Once a niche strategy, factor investing has transformed portfolios since the financial crisis, says Bruno Taillardat of Amundi.
The financial crisis of 2008, and to a greater extent the Sovereign debt crisis, popularised low-volatility or minimum variance strategies as solutions to resist market crashes.
Now, factor-based investing has been established in asset management to such a degree that it is a well-recognised tool. “Factor investing is not just a product”, states Bruno Taillardat, Global Head of Smart Beta and Factor Investing at Amundi. “It has transformed the way in which portfolios are built.”
Momentum, size, value, low volatility or quality; it is important to understand the style factors exhibited by funds because they influence behavior in different market conditions. Typically, we can split equity factors into two broad groups: those with defensive characteristics and those with cyclical attributes.
Taillardat adds: “Momentum navigates between them, depending on the market context.” Like low volatility, the “quality” factor tends to perform well when the economy is contracting. They are defensive attributes. The “quality” factor emphasises those companies with lower debt and higher profit margins rather than the market average.
Most importantly, these firms are capable of comfortably generating regular cash flows. They provide a measure of protection during a period of rising interest rates because they have few liabilities on their balance sheet.
During a bull phase of the market, the “value” and “size” factors are generally more successful. The “value” factor is rather risky, as it groups stocks that have a low valuation and thus neglected by investors. By definition, these offer the potential for a considerable value increase, particularly during economic expansion when inflation and rates increase, encouraging investors to take more risks. The “size” factor is also relatively risky, focusing on small and mid-cap stocks and the liquidity risk premium they offer. These companies benefit from a positive environment and can be impacted by stagnant conditions. On its own, the “momentum” strategy can be an asset when included within a long cycle. It focuses on stocks that are performing strongly and rely on the economic trend continuing. If market cycles reverse, momentum can suffer.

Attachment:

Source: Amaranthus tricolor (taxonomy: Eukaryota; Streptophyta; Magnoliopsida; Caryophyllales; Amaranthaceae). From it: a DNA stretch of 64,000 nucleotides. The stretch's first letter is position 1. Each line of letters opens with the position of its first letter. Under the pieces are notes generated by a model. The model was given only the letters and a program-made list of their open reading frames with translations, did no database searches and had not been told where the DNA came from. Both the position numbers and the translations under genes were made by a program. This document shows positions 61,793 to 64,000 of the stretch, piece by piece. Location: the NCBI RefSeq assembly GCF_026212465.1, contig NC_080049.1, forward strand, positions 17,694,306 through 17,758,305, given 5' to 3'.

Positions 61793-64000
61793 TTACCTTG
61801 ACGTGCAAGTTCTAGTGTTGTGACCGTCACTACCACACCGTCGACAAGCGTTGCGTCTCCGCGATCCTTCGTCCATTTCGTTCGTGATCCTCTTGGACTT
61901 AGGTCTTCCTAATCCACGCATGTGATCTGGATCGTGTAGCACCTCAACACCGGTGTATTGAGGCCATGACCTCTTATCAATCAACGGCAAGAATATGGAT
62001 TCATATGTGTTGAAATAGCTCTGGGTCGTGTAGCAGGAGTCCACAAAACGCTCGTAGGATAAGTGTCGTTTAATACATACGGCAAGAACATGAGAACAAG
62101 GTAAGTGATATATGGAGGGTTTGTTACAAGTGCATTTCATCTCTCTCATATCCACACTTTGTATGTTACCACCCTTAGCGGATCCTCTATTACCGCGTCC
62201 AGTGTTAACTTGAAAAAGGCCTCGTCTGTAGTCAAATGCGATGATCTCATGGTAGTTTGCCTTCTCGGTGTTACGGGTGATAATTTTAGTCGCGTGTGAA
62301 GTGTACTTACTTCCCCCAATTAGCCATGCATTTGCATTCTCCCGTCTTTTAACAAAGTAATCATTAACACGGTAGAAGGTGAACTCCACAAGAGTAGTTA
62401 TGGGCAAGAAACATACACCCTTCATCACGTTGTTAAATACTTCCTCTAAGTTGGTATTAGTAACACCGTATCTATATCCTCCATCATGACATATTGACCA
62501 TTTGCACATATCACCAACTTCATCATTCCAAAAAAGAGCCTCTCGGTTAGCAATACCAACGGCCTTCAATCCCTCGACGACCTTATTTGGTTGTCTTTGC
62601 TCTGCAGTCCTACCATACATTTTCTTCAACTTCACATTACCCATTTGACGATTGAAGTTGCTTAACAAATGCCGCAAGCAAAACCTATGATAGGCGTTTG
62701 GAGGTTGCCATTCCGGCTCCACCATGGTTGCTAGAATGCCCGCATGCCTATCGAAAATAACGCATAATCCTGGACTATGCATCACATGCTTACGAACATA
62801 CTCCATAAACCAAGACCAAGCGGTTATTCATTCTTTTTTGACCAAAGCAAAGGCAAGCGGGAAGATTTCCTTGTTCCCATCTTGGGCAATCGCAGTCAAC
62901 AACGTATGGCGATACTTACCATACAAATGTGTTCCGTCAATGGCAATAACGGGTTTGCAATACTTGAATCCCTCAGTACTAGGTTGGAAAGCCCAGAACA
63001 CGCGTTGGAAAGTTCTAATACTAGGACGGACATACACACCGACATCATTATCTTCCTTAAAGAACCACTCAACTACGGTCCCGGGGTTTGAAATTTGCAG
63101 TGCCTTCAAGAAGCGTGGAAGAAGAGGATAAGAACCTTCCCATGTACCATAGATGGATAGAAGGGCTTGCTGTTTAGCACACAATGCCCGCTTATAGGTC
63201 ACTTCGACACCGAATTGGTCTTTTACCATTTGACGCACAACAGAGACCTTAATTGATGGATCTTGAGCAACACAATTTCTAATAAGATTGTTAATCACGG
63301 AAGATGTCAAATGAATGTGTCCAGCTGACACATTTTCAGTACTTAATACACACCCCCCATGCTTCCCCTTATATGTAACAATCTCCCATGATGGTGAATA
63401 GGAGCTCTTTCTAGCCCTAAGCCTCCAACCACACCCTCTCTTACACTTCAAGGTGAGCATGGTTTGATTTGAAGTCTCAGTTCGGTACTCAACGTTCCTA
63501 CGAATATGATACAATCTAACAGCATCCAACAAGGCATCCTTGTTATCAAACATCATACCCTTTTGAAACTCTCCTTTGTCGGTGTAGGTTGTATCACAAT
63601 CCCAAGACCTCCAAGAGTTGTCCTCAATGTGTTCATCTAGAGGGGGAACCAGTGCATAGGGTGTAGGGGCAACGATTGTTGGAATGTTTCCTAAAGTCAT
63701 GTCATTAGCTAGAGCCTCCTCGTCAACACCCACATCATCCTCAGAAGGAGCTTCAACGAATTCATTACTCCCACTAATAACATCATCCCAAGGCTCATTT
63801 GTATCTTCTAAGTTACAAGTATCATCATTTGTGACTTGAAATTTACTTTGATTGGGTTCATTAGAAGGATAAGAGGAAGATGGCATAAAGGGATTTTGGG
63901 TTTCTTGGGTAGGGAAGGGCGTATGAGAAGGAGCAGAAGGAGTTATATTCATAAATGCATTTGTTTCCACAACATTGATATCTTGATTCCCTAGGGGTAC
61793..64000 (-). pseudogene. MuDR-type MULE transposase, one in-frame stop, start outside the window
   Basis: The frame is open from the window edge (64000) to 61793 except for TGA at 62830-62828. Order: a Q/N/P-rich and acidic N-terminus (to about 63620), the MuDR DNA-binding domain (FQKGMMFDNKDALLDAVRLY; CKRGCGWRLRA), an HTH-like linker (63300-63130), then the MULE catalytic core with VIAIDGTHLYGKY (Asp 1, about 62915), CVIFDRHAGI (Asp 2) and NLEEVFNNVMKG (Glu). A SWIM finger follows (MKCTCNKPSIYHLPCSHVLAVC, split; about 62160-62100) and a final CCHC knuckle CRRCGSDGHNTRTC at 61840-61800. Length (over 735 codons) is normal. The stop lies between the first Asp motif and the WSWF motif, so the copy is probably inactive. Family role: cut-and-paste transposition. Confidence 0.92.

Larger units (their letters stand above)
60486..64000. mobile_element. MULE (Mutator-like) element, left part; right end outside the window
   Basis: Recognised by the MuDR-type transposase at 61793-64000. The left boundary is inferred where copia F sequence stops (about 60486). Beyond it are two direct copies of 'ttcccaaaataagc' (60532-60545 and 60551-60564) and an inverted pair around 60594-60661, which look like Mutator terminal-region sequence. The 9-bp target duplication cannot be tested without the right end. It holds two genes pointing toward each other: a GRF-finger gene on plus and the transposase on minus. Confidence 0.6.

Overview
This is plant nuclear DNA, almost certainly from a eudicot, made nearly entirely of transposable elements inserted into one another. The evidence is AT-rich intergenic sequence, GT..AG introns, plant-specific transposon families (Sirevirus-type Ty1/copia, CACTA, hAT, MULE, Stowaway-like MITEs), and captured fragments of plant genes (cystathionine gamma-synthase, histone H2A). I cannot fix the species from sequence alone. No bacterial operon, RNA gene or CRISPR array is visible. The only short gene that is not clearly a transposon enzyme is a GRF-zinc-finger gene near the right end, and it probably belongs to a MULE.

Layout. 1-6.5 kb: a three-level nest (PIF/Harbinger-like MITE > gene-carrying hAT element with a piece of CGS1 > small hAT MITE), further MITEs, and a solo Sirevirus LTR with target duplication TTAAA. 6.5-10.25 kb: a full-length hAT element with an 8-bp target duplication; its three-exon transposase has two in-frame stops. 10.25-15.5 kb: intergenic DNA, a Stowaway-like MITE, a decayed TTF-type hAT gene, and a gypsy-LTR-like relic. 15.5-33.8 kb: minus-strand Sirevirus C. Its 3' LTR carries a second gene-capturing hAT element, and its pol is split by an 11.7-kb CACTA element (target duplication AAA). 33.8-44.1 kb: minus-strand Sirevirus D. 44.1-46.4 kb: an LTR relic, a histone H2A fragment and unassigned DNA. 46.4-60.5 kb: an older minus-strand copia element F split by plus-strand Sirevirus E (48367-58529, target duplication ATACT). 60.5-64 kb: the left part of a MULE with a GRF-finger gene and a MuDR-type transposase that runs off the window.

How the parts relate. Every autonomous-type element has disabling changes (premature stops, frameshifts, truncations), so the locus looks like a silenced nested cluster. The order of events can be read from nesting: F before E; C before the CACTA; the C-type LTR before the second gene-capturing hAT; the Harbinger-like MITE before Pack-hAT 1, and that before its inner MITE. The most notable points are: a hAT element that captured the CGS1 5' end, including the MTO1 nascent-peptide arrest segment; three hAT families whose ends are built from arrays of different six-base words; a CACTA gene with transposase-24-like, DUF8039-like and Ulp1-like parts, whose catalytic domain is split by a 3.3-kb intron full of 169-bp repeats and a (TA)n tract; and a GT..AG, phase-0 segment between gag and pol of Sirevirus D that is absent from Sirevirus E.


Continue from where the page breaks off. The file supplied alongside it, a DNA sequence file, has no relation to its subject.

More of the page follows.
“Factors provide another way to monitor portfolio risk. Furthermore, it is important to see if the alpha generated by a strategy relates not only to its benchmark index, but to a specific factor as well,” adds Taillardat.
Using factors to drive performance
It is important to understand how factors drive a portfolio or a fund. Taillardat cites:
1. Sectoral composition. Within each factor, there are structural sector exposures. The Consumer Staples sector tends to feature Low Vol and Quality, while the financial sector is associated with Value. But sector exposure can change. Low Vol, for instance, is currently relatively exposed to Financials.
2. Macro drivers. Elements such as the macroeconomic environment also influence these factors. Low volatility tends to perform better in moments of low rates, and when rates are declining, as companies that exhibit this factor tend to be seen as bond proxies. Value, on the other hand, tends to do very well in strong rally periods in the stock market.
Knowing this, you might be tempted to shift your portfolio towards one factor or another based on market conditions. Taillardat cautions against this because, as with market timing, it is very hard to determine the exact moment to move from one to another. “When you have little information on the future, the best response is usually to diversify,” he says.
Maintain diversification, he adds, since the performance of these factors is so cyclical that it varies year by year.
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Investing carries a risk of loss of capital. Promotional and non-contractual information. Accuracy, completeness and relevance of information not guaranteed. Information prepared from sources considered reliable as of December 2019. This document may contain information from third parties, provided for information purposes only, does not constitute an implicit or explicit approval by Amundi. Index providers do not make any declaration as to the suitability of any investment. This document is not intended to any “U.S. Person”, as defined under the U.S. Securities Act of 1933 and provided on www.amundi.com.
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